Dumpty and I are sitting on a warm smooth wooden picnic bench. My eyes are constantly squinting from the sun rays peaking through the trees right besides us. I am trying to take in as much as possible of the green blue sea facing me before we drive back to Christchurch. The bay is littered with white sail boats. In fact there are as many boats as there are people on the beach. It’s hard to believe that this moment is more tranquil than the garden coffee shop we just came from. The garden coffee shop was bursting with white, pink and red flowers and sparrows were chirping like crazy, as if they were in a noise competition with cars. We were in Akaroa–a small French town nestled in a peninsula on the eastern border of South Island.
Pics of Akaroa
It took is a little over an hour to get here from Christchurch and well worth it. Christchurch was a depressing city. Upon checking into our hotel, I asked the receptionist about Wi-Fi. She promptly responded that like everything else after the earthquake, nothing worked properly, including the internet. I must have looked at her for a second too long because then she went on to tell us about the devastating aftermath of the earthquake.
More pics of Moeraki Boulders
“You should have come before earthquake. Christchurch was really something back then. You could have seen it at its full glory. Now it just looks like a war zone. I lost six friends. Dear friends. I can’t drive into town with having a tightness in my chest even now,” she said and paused. She looked teary eyed and I dared not ask another question. “Well! Have a great time in Christchurch! Let me know if you need anything”, she said. It sounded rehearsed and weird after seeing her near-meltdown a second before.
Walking around the Christchurch Botanic Gardens , passing the castle-like Christ’s College and the various glass buildings such as the Christchurch Art Gallery (which, BTW, is still closed) painted a beautiful city image, however it was marred with sectioned-off construction sites and bulldozers at every turn. Even though the earthquake was over a year ago, Christchurch had thousands of aftershocks. It was impossible to build new structures when they kept falling down.
Pics of Christchurch
However the coolest part about Christchurch was visiting the container mall . Huge shipping containers were piled on top of each other and expertly remodeled into chic stores. There were coffee shops, electronic stores, gift shops, designer clothes, etc. The container stores in Cashel Mall looked like a success–at least something was going right! Christchurch will not have a sad ending. According to locals we spoke with, people, especially the younger generation, became more generous and compassionate as a result of the earthquake. Everyone was lending a hand to help one another. The city will heal–it just needs time.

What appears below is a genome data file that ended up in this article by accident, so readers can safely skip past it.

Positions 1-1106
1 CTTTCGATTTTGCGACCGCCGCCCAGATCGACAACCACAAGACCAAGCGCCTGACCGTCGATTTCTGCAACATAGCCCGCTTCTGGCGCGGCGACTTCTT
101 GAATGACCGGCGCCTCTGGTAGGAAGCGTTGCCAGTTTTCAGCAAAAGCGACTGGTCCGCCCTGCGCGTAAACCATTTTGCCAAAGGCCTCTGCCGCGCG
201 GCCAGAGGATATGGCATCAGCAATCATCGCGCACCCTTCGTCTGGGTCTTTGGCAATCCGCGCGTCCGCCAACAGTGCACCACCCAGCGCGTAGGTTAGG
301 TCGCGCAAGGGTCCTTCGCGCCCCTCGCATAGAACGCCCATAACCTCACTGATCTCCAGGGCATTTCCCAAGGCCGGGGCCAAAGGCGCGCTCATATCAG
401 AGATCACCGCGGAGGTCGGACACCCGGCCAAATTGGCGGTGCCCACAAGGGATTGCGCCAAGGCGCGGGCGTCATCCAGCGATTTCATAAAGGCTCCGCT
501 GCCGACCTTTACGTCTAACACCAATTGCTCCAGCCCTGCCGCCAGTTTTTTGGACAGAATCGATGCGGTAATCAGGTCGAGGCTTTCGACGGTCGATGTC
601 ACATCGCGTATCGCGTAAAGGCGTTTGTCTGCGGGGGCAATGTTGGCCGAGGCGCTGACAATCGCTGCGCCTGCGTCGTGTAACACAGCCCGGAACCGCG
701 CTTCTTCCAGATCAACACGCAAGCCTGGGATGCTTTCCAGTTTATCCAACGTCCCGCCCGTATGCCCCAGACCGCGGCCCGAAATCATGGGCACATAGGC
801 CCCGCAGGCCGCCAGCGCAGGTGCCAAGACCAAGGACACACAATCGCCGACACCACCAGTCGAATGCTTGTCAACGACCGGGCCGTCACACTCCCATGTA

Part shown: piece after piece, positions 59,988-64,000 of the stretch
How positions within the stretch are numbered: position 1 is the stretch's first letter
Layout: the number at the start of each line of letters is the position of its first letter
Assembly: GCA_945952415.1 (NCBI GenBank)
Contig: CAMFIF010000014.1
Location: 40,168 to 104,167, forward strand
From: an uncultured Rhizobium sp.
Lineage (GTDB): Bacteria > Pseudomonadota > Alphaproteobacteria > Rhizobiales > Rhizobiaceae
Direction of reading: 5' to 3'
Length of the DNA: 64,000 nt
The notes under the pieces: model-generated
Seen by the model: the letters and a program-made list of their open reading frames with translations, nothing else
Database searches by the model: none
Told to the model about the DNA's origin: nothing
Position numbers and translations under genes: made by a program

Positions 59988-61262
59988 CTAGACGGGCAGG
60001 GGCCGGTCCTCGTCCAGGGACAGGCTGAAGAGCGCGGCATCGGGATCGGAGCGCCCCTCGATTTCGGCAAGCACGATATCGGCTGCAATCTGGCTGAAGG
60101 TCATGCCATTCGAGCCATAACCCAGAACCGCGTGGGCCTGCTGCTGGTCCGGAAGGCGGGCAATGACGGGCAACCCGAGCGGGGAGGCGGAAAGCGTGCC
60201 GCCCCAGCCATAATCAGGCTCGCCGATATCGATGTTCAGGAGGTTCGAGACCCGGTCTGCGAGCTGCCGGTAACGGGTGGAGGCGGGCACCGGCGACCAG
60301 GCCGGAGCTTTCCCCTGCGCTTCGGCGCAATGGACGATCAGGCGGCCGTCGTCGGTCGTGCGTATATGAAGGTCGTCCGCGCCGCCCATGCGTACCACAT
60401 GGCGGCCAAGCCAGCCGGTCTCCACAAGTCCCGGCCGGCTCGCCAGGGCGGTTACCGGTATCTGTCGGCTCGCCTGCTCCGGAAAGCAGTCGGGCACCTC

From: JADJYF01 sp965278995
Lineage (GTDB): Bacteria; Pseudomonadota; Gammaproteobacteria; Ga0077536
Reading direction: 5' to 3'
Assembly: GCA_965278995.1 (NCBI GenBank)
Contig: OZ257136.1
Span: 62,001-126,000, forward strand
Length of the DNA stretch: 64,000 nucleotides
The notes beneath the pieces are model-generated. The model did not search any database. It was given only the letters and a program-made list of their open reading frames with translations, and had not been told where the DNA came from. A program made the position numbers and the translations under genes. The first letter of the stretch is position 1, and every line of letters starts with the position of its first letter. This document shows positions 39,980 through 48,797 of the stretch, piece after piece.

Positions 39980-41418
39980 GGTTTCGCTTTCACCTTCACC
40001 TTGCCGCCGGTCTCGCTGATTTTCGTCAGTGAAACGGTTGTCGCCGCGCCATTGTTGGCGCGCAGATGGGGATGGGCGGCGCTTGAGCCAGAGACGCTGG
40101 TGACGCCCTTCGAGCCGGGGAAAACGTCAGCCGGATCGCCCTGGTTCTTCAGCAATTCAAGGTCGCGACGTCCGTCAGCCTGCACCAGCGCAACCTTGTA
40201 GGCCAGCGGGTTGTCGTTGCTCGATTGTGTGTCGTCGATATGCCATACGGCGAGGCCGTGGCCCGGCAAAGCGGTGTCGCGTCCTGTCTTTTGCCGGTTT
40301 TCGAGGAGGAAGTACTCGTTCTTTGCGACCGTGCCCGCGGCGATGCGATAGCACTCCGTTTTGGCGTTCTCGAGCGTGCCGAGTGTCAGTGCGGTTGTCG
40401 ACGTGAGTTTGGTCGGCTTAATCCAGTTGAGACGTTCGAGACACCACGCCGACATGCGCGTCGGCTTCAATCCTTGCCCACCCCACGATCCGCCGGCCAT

So the following day Dumpty and I decided to leave Christchurch behind to do a day trip in Akaroa, which was part of Banks Peninsula. The peninsula was formed by three volcanoes and the craters left by the eruptions created numerous small bays. This area was first inhabited by the Maori of course. In 1838, Jean Lanlois, Captain of the French whaling ship, fell in love with the place. He negotiated with a local Maori chief to buy the Banks Peninsula. After the deal was made, he sailed back to France and organized for 57 emigrants to leave on the Compte de Paris ship to start a new life in New Zealand. Unfortunately by the time he came back, the Banks Peninsula was signed off to the British colony as part of the Treaty of Waitangi. The banks were officially under English rule, however the inhabitants still settled down here and gave Akaroa the French flair. You can see the influences in the name of streets and shops, and in the architecture of the older homes and public monuments.
I can not say enough good things about Akaroa. It’s a fresh cool breeze on a hot summer day. Imagine boutique cafes and restaurants hidden behind fully fragrant rose bushes. People walking barefoot on the streets. Fresh homemade fudge or little art crafts store on every corner. And best of all, the friendly smiles on everyone’s lips. I don’t know if we will ever come back to Akaroa again, but I am taking home the sweet memories with me.
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